IRVING, N.Y. — The condition of a portion of the NYS Thruway that runs through the Seneca Nation of Indians territory is much worse than officials originally thought.
Since a September 25 agreement between NYS and the Senecas, NYS crews have been evaluating and repairing 14 miles of highway.
During this time, engineers also checked the concrete base of the roadway, and the news is not good.
Matthew Driscoll, Executive Director of the NYS Thruway Authority sent a letter to Seneca Nation President Rickey Armstrong detailing the work that will still need to be done. Here is a portion of that letter:
"Work also continues on a detailed engineering design report which I will share with you in the coming weeks, but in the interim, it has become abundantly clear from an engineering perspective that the underlying concrete base is in far worse condition than we had anticipated. In fact, we found that the concrete base of the roadway is crumbling and badly cracking in many locations, making it ineffective for our crews to simply pave over it. A new and durable asphalt driving surface requires a sound concrete base, and its current condition as confirmed by our engineers’ assessment will simply not allow for that. We have determined that completing the required repairs of the concrete base along with full asphalt pavement replacement is not achievable in the timeframe remaining this Fall. Therefore, the Thruway Authority will initiate a competitive bidding process to secure a contractor to perform the work in the Spring."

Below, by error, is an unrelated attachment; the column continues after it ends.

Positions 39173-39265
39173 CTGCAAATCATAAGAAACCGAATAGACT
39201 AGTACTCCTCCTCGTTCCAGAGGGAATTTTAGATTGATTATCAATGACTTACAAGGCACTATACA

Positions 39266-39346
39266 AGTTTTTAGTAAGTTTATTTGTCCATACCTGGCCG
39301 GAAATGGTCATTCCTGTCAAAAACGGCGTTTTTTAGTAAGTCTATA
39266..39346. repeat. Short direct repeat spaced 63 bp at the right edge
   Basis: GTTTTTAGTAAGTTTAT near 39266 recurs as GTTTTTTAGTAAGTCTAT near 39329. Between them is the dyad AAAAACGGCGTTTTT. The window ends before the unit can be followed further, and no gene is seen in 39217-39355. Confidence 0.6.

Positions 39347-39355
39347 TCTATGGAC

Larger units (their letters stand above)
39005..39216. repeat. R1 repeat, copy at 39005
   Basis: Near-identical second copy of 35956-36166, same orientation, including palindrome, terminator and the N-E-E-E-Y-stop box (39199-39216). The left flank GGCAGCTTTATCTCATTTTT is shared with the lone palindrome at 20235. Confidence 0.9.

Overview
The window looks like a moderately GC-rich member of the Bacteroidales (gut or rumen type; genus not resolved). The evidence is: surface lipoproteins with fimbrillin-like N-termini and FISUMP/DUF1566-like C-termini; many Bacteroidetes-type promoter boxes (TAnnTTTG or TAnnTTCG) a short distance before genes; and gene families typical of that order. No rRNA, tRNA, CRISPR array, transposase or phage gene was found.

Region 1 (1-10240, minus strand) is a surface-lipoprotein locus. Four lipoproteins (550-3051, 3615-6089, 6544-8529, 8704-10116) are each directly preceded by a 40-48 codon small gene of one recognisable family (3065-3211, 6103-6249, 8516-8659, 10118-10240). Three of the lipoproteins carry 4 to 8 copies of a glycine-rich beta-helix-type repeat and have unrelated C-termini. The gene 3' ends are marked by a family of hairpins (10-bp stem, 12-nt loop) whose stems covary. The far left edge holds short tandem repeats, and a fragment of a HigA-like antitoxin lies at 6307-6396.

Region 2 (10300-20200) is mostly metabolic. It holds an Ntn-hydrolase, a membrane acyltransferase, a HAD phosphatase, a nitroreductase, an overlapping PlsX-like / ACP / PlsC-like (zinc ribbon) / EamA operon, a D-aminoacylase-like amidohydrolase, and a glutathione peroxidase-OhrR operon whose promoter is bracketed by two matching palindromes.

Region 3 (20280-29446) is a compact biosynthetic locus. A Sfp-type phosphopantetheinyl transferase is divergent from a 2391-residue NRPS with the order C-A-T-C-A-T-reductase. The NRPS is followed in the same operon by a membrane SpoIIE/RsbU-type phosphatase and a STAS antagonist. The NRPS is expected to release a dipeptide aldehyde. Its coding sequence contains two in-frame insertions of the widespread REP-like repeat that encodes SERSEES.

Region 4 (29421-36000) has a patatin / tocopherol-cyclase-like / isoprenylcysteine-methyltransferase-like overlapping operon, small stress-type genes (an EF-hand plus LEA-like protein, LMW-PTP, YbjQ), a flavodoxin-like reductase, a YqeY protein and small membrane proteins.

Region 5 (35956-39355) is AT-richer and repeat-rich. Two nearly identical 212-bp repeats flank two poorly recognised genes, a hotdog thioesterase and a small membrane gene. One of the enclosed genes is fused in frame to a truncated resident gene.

The Seneca Nation issued the following response:
"The Nation is aware of the condition of the Thruway and the extent, nature and timing of the necessary repairs. The approach outlined in Commissioner Driscoll's letter is included in the agreement we signed in September. The Nation will allow the Thruway Authority to proceed with the more extensive repairs, as agreed to, in order to ensure the safety of the traveling public."
In the meantime, crews will continue doing work on the sections that are deteriorated the most in preparation for the winter months. Line striping will also be applied.
A contractor will be able to begin work in the spring on a more extensive project that would require the removal of five inches of the roadway surface and repairs to the concrete base.
After the road portion of the work is complete, new guardrails will replace the old ones, ditches will be cleaned and new striping will be added.